The help from everyone here is wonderful. When I have a few names, I'll put up separate threads on the apposite forums here (first seeking advice from those who know the forum well), and maybe also send a letter to the local papers in Nottinghamshire, in case relatives of the soldiers might have records of the firing squads.

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Sinabhfuil

By the way, the execution order kindly posted here by Mike Briggs for Con Colbert, Joe Plunkett, Eamonn Ceannt and Ned Daly lists the 2/7th Sherwood Foresters, 59th Division; I thought we were talking about the 2/6th?

Was it the 2/6th for some and the 2/7th for others?

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Sinabhfuil

And one further question: would there be records equivalent to an arrest warrant, that would give physical descriptions, height, weight, and so on; and would there be reports of the interrogations in Richmond Barracks?

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archangel9

"In the event of any of the Sinn Fein prisoners being condemned to death to-day,......"

"A party there will put the bodies close along side one another in the grave (now being dug),....."

So not much doubt about the outcome when they were already digging the grave before sentences were passed.

John

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Ken Devitt

That also struck me when I first read it a few years ago, but then I think all parties involved knew what the outcome would be.

I know there was a photograph of one of the officers involved in the executions posted on another thread but can't find it.

He had been badly wounded in France and as far as I can recall was with the Sherwood Foresters.

Still working on it.

Ken

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archangel9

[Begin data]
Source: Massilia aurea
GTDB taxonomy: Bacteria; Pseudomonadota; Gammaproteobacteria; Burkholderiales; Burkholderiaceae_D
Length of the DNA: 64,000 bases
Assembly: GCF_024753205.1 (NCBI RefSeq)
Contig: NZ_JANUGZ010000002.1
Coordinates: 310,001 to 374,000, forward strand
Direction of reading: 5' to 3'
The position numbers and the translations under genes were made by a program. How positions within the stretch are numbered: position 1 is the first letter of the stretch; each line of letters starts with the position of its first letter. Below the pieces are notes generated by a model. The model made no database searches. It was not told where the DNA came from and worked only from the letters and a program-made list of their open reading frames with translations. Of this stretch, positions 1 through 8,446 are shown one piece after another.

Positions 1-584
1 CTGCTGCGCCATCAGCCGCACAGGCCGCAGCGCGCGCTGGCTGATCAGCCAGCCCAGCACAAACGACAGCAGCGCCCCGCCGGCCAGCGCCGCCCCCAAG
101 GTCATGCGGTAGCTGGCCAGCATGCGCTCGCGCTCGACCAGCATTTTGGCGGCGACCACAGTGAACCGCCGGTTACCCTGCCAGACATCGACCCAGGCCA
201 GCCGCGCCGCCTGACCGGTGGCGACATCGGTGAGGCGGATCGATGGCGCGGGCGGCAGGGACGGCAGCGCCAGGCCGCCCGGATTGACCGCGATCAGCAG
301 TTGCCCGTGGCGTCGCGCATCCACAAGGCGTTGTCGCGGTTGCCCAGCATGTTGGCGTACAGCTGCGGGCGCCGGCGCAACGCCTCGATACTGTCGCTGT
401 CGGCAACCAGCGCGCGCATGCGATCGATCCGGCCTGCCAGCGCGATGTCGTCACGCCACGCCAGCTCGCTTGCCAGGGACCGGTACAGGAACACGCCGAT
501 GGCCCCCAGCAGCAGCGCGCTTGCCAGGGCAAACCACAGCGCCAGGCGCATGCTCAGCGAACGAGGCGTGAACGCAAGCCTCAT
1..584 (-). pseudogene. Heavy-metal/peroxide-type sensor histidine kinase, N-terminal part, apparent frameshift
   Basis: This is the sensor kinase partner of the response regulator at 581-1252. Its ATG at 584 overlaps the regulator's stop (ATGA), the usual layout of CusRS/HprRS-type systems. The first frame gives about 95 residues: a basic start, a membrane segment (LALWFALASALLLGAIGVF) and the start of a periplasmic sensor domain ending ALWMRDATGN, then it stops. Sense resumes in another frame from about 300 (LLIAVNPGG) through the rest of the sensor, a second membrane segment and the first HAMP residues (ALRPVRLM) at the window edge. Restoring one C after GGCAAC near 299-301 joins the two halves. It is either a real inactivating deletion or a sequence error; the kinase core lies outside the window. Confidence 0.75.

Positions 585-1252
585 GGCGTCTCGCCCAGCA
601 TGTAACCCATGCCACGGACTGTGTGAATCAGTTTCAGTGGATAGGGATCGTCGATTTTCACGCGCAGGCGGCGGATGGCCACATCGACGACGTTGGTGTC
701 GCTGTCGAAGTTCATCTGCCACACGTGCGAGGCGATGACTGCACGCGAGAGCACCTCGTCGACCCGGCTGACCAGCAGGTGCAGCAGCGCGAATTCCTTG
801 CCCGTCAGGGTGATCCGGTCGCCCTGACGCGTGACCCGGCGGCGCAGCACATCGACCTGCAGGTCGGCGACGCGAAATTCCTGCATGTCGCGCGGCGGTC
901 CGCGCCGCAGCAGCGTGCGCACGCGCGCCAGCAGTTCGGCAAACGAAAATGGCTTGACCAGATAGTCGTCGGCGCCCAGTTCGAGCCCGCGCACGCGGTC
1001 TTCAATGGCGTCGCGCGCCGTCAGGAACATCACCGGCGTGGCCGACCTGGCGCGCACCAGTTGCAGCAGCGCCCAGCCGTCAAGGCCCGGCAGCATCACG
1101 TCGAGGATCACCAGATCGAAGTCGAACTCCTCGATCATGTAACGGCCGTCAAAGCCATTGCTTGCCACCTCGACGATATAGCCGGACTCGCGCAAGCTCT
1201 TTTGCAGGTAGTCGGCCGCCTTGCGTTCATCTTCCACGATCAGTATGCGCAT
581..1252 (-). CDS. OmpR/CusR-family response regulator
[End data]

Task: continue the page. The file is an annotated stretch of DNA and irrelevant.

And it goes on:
That also struck me when I first read it a few years ago, but then I think all parties involved knew what the outcome would be.

Yes, I suppose there was little doubt the leaders would be executed.

John

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johnny_doyle

By the way, a trawl on amazon.co.uk came up with a book on Mount Street by Paul O'Brien but nothing else. Is it in that book that I'd find material on the soldiers?

Uncommon Valour by Paul O'Brien deals with the Sherwoods assault on the South Dublin Union and the Voluneers defence of it. One chapter deals with the execution of Ceannt. Mentions the Sherwoods as being his firing party and that Capt H M Whitehead, 7th Sherwood Foresters acting as Assistant Provost Marshal signed the confirmation of Ceannt's death. Ceannt called Thomas McDonagh as a witness at his court martial but McDonagh had already been executed. The presiding judges for the 2 day court martial were Brigadier General Blackader, Lt Col G German and Lt Col W J Kent. Prosecutor was Lt William Wylie KC who has fought during the Rising as part of the Trinity OTC.

The 1916 Rebellion Handbook lists Wylie twice with different initials :

Lt WC Wylie, KC, of the Officers' Training Corps, Territorial Force presented the prosecution of John McNeill.

Wyle, Sec Lt (temp Lt) WE, Unattd List, Dublin University OTC Mentioned in Despatches